As world events churn perilously with ethnic hatred and violence, expertise in the field of Holocaust and genocide studies is needed more than ever. Atrocities perpetrated by terrorist groups around the world and hate crimes on the rise in the United States and Europe make the promise of “never again” seem to ring hollow. In response to these acts, experts are needed to inform government policy, educate the public, and provide teachers with the tools they need to instruct the next generation on the dangerous repercussions of hatred and intolerance.
This fall, Gratz College will launch an online Ph.D. program in Holocaust and genocide studies, making this important field accessible to students everywhere. This program is the first in the United States to offer a Doctor of Holocaust and Genocide Studies degree, as opposed to a Ph.D. in a related discipline, such as history or sociology. [Read more…]
“I wish there was a thing like Shabbat … a worldwide day where we’re not on our phones … an actual day of real rest.” This quote comes from a rather unexpected source: Katy Perry, in an interview with Cosmopolitan. The quote also appears in the opening shot of a new music video — not a video by Katy Perry, but one by the Jewish a cappella group the Maccabeats.
This video was produced by the organization Jew in the City. According to its website, the group’s mission is to “break down stereotypes about religious Jews and offer a humorous, meaningful look into Orthodox Judaism,” which the group describes as being “just as relevant today as it ever was.” The Maccabeats’ video demonstrates this point by juxtaposing the quiet isolation a of a cell-phone-obsessed society with the robust joy and interconnectedness of Shabbat.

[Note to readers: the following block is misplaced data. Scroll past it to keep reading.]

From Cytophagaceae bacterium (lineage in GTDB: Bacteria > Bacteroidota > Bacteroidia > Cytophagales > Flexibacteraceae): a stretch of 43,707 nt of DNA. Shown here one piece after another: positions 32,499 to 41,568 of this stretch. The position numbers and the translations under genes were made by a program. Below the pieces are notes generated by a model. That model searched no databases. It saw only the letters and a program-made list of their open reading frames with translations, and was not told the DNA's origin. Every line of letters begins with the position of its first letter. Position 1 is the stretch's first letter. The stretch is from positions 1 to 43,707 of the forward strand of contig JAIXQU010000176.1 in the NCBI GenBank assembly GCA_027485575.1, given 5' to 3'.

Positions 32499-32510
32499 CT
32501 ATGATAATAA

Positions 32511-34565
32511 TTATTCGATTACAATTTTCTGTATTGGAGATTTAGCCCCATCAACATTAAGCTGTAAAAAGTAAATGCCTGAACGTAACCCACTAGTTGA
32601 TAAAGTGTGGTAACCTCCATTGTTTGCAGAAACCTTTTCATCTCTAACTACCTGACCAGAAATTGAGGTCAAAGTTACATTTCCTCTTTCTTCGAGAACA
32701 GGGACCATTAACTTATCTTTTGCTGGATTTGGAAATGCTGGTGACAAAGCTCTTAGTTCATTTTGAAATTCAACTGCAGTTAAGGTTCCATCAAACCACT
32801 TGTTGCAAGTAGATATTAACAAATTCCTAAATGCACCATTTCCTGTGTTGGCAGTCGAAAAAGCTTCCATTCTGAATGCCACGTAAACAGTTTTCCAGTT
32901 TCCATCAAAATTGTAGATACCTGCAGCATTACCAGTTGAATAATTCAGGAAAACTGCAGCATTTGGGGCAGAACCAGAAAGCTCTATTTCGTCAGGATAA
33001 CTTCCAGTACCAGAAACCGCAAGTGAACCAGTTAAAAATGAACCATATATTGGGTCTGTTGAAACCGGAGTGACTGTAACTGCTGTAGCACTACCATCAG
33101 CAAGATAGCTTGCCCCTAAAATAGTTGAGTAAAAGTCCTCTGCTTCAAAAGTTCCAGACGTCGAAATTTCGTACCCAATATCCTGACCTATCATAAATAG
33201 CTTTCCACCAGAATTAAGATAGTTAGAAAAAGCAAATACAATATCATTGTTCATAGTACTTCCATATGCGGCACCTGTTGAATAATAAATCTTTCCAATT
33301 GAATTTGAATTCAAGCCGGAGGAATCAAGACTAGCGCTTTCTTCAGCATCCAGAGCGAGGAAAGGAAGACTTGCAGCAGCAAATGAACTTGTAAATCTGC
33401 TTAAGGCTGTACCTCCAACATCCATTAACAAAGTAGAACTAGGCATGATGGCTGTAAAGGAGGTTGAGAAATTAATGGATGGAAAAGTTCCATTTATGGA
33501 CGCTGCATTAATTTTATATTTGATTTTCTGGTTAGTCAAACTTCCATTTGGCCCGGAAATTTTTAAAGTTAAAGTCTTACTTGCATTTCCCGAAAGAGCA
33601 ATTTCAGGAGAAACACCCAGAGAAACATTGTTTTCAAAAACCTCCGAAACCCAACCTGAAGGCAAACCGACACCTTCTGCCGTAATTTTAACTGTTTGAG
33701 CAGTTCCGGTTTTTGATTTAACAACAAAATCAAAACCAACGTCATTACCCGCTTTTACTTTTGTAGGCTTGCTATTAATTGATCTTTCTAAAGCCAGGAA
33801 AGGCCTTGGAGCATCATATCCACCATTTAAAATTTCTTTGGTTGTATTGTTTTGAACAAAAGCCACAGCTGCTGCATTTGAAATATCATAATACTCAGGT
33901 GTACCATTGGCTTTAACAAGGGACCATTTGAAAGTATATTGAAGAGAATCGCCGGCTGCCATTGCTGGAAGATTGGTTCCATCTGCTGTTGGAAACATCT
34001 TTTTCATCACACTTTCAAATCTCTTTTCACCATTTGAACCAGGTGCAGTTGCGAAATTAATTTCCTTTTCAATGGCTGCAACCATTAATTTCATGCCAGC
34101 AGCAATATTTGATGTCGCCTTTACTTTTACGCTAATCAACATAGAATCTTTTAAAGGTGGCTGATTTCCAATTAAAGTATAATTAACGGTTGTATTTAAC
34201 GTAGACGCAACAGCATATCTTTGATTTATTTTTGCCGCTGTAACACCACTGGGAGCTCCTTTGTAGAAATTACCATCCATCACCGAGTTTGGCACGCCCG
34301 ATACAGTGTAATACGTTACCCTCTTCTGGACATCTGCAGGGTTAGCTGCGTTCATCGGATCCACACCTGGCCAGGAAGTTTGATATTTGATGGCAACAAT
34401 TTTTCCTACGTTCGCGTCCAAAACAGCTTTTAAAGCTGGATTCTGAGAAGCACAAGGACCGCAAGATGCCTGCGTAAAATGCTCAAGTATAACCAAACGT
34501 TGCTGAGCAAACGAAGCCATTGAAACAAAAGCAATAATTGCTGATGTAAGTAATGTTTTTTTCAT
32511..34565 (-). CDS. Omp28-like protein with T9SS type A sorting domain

In the video, our technologically imposed solitude is aptly played out against the backdrop of the Maccabeats’ rendition of the 1960’s Simon & Garfunkel classic The Sound of Silence. Some of the lyrics are so spot-on that it is shocking to think they were composed over 50 years ago. For example, “People talking without speaking” is a perfect description of texting or communicating via social media. And, “the people bowed and prayed to the neon god they made” conveys our dependence on our devices.
In contrast, the joy of Shabbat is depicted in the video during the singing of Lecha Dodi — “Come, My Beloved,” which is the traditional song for welcoming Shabbat. During this part of the video, every sound is audible, from birds chirping to children laughing to glasses clinking. Alluding to the mitzvah of intimacy on Shabbat, the song ends with a tender moment between husband and wife and the tagline “Turn off the Sound of Silence. Turn on the Sound of Shabbat.”
The crowd of 260 that attended Gratz College’s Jeffrey B. Plevan Annual Gala must have left the event with a spring in their step. From the videos during the cocktail hour to the accolades for the honorees – board member Leon Levy, retiring professor Dr. Saul Wachs and former College President Joy Goldstein – the whole event was supercharged with gratitude, positivity and optimism. Even the keynote speaker, David Makovsky, the Ziegler Distinguished Fellow at The Washington Institute, offered a rather upbeat assessment of Israel and its relationship with its Arab neighbors, a topic more often described in terms of deep-rooted problems. [Read more…]